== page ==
Wednesday, January 19, 2011


This movie seems absurd on its face, setting up an impossible scenario with a ridiculous premise--so I thought!  Three college kids have gone to ski and try to get in one last run before the ski area shuts down.  Through a series of mishaps, they are stranded on a chair lift on a deserted ski mountain.  Of course the ski area only opens on weekends, so the trio faces the possibility of being stranded there all week.  Then a storm comes in.  Desperate to get out of there, one of the kids jumps, hoping to walk to get help.  He breaks both legs.  Soon comes along a hungry pack of wolves. . . .
I watched this movie a few weeks ago, before the ski season had begun.  Then I started noticing these headlines:
  • "200 skiers stranded on Mountain High chair lift" (California)
  • "Stranded Skiers Rescued from Alpine Valley Chair Lift" (Ohio)
  • "Boyce Park Lift Open After Ropes Used to Rescue Stranded Skiers" (Pennsylvania)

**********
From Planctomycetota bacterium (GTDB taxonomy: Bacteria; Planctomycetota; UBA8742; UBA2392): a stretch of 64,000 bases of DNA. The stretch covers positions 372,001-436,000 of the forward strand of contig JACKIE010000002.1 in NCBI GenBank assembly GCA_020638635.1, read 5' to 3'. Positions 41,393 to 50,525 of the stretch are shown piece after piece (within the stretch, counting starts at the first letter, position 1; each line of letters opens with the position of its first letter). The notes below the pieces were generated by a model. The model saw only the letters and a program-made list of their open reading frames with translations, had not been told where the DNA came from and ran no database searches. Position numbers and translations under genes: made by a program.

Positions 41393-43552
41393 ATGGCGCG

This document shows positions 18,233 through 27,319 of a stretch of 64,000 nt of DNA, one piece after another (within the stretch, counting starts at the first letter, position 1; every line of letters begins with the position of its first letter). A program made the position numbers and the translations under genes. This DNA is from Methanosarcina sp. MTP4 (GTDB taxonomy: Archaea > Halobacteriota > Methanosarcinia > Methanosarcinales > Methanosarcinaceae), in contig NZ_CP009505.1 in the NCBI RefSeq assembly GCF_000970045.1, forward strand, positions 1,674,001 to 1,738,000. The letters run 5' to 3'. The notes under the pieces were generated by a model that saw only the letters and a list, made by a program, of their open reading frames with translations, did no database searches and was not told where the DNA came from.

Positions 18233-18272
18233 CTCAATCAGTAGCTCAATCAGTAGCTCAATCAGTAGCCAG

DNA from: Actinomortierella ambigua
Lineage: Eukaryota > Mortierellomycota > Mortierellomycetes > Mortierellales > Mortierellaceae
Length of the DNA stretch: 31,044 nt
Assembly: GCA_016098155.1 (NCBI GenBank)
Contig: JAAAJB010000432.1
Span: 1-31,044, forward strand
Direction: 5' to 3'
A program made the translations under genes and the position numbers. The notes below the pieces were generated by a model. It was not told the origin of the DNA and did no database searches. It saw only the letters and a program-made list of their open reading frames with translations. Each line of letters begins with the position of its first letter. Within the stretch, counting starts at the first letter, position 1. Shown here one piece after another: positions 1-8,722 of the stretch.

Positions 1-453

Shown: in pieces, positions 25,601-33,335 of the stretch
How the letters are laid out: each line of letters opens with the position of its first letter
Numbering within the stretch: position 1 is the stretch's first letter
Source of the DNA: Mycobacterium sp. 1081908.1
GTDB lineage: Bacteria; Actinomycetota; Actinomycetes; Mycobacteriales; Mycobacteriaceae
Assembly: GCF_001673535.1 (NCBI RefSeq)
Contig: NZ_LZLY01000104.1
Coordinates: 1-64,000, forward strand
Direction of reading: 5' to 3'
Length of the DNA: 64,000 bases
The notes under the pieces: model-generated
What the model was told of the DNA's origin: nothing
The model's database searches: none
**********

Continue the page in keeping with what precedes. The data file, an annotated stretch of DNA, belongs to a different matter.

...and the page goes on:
• "Skier Dangles 25 ft from the Ground as Six are Injured and 200 Stranded When Chair Lift Derails at Maine's Highest Resort"
There are all in the first few weeks of this winter's ski season!  And there are more. . . .

So Frozen might be a bit over the top.  In all the cases above, skiers were rescued; there was never a chance that someone would be stranded overnight or without help from the ski area itself (and I suspect the ski areas in question bent over backwards to compensate the stranded and injured skiers).  But is it really that much of a stretch to think that someone might get stranded overnight, after everyone goes home?

Frozen is a low-budget, high-intensity thriller.  Given the frequency of ski lift incidents indicated by the above headlines, the premise of Frozen is all too real.  Like Open Water, the 2003 movie that depicted scuba divers who were left behind by their boat, Frozen takes what should be a fun situation and turns it into a nightmare.  The viewer thinks, "That could happen to me!" and wonders what in the world he would do to survive. 

Bottom line, 2 1/2 stars

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